CHARLOTTESVILLE, Va. (WVIR) -All five Democratic candidates for governor met in the first debate Tuesday night at Virginia State University.
The hour-long debate started off on a quiet note before candidates blasted McAuliffe’s record on gun rights, and there’s one moment that’s getting a lot of attention. Lieutenant Governor Justin Fairfax comparing sexual assault allegations against him to the deaths of Emmett Till and George Floyd.
“I was falsely accused in 2019 from the Washington Post now saying these false accusations, raising that question and whether it was a rush to judgement. Everyone on this stage called for my immediate resignation, including Terry McAuliffe three minutes after a press release came out. He treated me like George Floyd. He treated me like Emmett Till, no due process, immediately assumed my guilt,” Fairfax said.
University of Virginia Center for Politics Director Larry Sabato called it outrageous. “Just about anybody who wasn’t already committed to the lieutenant governor probably said ‘well at least that’s one of the five I can strike off the list,’” he said.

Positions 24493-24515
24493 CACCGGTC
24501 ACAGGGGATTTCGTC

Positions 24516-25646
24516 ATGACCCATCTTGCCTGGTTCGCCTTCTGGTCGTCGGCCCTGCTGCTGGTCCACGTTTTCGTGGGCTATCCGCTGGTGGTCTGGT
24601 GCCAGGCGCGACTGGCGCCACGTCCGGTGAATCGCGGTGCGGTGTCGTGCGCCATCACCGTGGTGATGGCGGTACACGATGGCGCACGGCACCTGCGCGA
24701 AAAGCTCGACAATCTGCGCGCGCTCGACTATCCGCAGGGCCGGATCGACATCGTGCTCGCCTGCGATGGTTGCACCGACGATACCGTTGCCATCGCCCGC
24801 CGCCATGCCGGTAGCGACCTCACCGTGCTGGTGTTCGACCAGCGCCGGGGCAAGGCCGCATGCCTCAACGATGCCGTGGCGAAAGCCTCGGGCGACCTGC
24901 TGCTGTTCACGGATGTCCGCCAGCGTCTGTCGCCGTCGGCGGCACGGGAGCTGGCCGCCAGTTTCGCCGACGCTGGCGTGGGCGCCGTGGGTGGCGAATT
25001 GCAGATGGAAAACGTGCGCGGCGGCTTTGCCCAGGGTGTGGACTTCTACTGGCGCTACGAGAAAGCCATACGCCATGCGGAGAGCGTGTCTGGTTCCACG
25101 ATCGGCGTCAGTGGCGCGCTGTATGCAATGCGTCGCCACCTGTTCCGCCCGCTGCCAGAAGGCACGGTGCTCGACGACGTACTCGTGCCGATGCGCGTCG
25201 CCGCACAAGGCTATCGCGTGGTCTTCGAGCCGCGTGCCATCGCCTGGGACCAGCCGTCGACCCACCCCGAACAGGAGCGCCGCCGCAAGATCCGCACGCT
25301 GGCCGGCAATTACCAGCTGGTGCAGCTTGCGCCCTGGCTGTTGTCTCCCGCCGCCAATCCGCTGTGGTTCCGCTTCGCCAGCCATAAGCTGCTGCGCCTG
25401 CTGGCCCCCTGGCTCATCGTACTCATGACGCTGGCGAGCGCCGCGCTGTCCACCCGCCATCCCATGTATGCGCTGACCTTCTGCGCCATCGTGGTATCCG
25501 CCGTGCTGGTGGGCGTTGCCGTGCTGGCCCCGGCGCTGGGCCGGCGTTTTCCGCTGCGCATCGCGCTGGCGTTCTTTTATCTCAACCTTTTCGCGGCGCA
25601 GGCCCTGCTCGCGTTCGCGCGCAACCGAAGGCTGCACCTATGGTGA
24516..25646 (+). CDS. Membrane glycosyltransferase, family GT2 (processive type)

That was just one attack lobbied at perceived front runner Terry McAuliffe who also faced attacks on his gun record.
“The reason we haven’t curbed gun violence isn’t because we don’t know how to do it. It is because we have politicians failing to act. When Terry McAuliffe had the opportunity as governor to be serious about gun violence, he did a backroom deal with the NRA undermining concealed weapons laws in Virginia making us all less safe,” Jennifer Carroll Foy, attorney and former state delegate, said.
“Our Attorney General was on the right track to put us there and Governor McAuliffe made a deal that gave that away,” Del. Jennifer McClellan (D-9th) said.
“It was a bipartisan bill to bring folks together. It was the toughest domestic violence bill in the United States of America,” McAuliffe said in response.
Sabato said the debate did not change much and McAuliffe remains the front runner. However, he says there is one factor that could upend his lead.
“Unless the other candidates consolidate by June 8, meaning some have to say ‘I’m out of it, I endorse X and everybody has to endorse X,’ it’s hard to see how the dynamics change,” he said.
The next debate is set for Thursday, May 6 and the Democratic Primary will be held Tuesday, June 8.